09 March 2015

Update on mass fish death at Lim Chu Kang

Dead fishes are being cleaned up at Lim Chu Kang Jetty this morning.
I didn't see many freshly dead fishes at Lim Chu Kang or at Sungei Buloh. Are the mass fish deaths in the northwest coming to an end? I hope so, but alas, recent rains and upcoming neap tides suggest the danger is not yet over.

A small team were clearing up the dead fishes that washed up here last night. And possibly also the day before.
Here's a video clip of their clean up.
I headed out deeper towards the mangroves where the hardworking guys had not yet reached. They told me they had been at it for 2  hours already. Here, there were still dead fishes on the high water line.
Here's a video clip of the situation there.
Some large catfishes.
Many smaller fishes that look like they have been dead for a day or two.
Some look recently dead though, with fins and eyes still attached.
More dead fishes, both wild and farmed.
They were also clearing up the litter that thickly carpet the high shores in the mangroves near the Jetty.
Much of the large trash at Lim Chu Kang look like they have come from fish farms: large blue drums, large containers of industrial fluids, large bags and right in the middle of this photo, a small refrigerator.
Meanwhile, at the Jetty, a huge pile of brand new blue drums are being transported out, probably to a fish farm.
There are only a few large dead fishes on the low water mark.
Near the jetty itself, an assortment of dead fishes.
As I arrived at around 10am, so did vehicles belonging to AVA.
Also a vehicle from NEA. I was very heartened to hear that Dr Vivian Balakrishnan, Minister of the Environment and Water Resources has weighed in on the issue as reported in the media yesterday. Mass fish deaths are a reflection of water quality and have impact on public cleanliness and health.
Of course a vehicle of Veolia, the people cleaning up the dead fishes and trash from the shores.

Sungei Buloh Wetland Reserve

I made a brief stop at Sungei Buloh Wetland Reserve Extension. There were only a scattering of dead fishes and most do not look recently dead.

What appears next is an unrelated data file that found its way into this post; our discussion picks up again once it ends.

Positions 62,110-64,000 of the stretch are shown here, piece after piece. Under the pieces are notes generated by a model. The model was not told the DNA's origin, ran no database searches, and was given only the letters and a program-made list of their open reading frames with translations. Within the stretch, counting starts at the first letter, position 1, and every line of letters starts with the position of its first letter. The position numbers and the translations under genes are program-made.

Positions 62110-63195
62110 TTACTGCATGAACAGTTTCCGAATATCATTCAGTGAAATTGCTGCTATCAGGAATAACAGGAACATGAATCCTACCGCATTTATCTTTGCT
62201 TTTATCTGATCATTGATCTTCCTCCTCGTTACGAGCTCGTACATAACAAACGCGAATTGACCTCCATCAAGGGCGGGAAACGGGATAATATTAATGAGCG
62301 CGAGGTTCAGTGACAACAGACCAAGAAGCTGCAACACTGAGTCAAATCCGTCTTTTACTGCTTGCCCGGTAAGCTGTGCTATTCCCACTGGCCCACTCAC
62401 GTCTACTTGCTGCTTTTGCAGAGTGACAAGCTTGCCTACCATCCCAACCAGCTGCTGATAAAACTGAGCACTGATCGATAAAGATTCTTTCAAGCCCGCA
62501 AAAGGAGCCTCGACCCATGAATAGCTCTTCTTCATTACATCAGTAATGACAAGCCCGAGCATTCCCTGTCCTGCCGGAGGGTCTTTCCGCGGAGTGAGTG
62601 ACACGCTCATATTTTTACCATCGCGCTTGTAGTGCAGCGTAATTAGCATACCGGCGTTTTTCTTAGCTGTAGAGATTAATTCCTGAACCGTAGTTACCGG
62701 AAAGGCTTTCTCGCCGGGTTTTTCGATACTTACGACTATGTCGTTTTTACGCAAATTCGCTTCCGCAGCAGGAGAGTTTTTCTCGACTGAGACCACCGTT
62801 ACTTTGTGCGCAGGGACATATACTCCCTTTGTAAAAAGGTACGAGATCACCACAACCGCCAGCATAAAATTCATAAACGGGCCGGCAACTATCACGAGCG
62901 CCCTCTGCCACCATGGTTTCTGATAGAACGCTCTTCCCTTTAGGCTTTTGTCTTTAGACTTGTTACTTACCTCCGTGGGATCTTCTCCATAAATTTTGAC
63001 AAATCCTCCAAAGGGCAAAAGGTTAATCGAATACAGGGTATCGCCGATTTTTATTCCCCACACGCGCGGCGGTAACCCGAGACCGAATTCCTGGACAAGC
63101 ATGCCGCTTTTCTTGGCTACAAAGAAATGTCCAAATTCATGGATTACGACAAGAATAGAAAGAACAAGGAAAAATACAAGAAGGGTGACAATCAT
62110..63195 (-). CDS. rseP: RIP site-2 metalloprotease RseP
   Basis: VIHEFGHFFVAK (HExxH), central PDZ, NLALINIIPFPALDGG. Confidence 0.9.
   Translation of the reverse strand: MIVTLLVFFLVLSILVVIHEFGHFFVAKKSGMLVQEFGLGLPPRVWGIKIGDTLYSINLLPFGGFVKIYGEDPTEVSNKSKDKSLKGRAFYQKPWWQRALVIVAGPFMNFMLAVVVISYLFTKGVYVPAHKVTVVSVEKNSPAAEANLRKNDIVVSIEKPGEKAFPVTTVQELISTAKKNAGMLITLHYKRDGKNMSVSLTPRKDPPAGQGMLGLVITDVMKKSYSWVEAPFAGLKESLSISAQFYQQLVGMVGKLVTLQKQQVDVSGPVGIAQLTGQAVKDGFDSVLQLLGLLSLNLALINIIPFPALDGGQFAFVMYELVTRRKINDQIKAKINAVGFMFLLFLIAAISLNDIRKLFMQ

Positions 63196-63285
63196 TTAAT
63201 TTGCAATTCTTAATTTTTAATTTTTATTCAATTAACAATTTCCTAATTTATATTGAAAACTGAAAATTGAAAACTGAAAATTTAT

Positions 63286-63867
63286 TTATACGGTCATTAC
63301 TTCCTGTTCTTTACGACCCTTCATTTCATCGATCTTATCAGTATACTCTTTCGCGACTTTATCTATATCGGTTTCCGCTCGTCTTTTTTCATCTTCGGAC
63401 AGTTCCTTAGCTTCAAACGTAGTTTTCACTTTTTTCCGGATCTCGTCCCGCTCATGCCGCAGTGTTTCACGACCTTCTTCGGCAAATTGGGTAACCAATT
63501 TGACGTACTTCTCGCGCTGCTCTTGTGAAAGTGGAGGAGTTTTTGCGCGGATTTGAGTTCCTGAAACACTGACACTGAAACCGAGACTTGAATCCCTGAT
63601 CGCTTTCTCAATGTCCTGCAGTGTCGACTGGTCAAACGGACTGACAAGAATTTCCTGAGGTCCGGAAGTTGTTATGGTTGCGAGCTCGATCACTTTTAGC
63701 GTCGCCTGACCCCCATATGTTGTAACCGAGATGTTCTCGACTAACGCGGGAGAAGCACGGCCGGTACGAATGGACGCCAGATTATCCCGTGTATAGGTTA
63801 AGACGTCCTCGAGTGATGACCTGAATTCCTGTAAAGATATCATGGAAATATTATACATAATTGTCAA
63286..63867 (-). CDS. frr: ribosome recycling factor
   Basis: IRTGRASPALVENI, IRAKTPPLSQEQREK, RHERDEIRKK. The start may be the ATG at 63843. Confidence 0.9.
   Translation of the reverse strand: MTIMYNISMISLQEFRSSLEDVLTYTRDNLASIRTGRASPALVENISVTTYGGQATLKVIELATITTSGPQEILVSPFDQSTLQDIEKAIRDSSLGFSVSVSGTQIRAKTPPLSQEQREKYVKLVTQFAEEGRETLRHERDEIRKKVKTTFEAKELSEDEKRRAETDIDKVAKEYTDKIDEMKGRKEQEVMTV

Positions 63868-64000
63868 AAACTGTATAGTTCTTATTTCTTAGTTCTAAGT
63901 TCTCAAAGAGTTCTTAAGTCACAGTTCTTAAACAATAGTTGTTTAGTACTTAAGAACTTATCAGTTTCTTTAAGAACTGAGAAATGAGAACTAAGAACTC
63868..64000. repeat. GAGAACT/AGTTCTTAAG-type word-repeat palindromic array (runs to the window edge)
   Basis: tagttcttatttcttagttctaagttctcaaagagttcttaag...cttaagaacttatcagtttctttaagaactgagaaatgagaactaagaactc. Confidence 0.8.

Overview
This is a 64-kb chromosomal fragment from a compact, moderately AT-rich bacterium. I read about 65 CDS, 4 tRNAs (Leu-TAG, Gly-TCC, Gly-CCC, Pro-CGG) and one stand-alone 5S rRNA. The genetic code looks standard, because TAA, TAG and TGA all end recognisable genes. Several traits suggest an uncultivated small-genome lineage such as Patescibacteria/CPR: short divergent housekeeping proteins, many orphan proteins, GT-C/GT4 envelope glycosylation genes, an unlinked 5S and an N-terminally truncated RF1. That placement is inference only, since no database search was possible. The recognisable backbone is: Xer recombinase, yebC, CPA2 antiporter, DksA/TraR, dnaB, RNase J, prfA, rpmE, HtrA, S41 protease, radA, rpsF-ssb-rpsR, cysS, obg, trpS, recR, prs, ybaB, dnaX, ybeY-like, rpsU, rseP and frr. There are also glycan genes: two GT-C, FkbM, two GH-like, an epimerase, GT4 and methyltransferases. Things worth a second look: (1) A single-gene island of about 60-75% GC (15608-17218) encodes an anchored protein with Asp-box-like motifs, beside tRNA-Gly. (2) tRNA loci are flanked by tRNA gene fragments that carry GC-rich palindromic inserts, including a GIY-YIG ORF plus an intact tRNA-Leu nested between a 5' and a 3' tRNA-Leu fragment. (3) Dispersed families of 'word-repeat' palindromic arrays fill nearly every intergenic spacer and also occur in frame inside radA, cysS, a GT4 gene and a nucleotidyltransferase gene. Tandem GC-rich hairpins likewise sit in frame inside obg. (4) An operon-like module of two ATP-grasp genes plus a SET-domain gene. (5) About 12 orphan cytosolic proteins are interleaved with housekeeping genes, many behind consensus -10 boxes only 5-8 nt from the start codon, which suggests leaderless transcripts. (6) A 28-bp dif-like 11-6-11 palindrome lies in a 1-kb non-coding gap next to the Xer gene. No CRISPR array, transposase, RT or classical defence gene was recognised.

In the incoming tide, only a few small dead fishes that do not look like fresh kills.
There's still plenty of life in the mangroves. Like this busy sandpiper foraging along the water line.
There were also many Giant mudskippers.
A pretty woodpecker happened to land on a dead tree right in front of me!
At the Main Bridge, there were virtually no dead fishes. And finally, I saw some Halfbeaks. But I still didn't see any Archerfishes.

Are the mass fish deaths in the northwest coming to an end?

I hope these sightings today means that the mass deaths are tapering off. But alas, I fear things may get worse before it finally ends.

First, we have been having a series of heavy downpours in the northwest. After a dry spell, all that rain will wash all manner of built up stuff down into the coast. The un-dammed water courses in the northwest pass through many farms which directly dispose of their effluents into these drainage systems.

Second, in a few days' time, we will be experiencing neap tides. During this period, the difference between the high and low tides are minimal which means there is less tidal flushing. More about the tides in Singapore.

Such conditions of increased nutrient inflow and low water exchange can create conditions that are favourable for situations that result in mass fish deaths. More in this old post and more about red tides.

You CAN make a difference: Dead Fish Alert!

Please help me monitor dead fishes washing up on the Johor Straits. Please let me know if you see large numbers (more than 10) especially of large dead fishes (more than 20cm long) washing up on the northern shores such as Pulau Ubin, Lim Chu Kang, Sungei Buloh, Kranji, Woodlands Waterfront, Sembawang, Punggol, Lorong Halus, Pasir Ris, Changi.

There are too many shores for me to personally check, so I really appreciate any info or photos that you can share.

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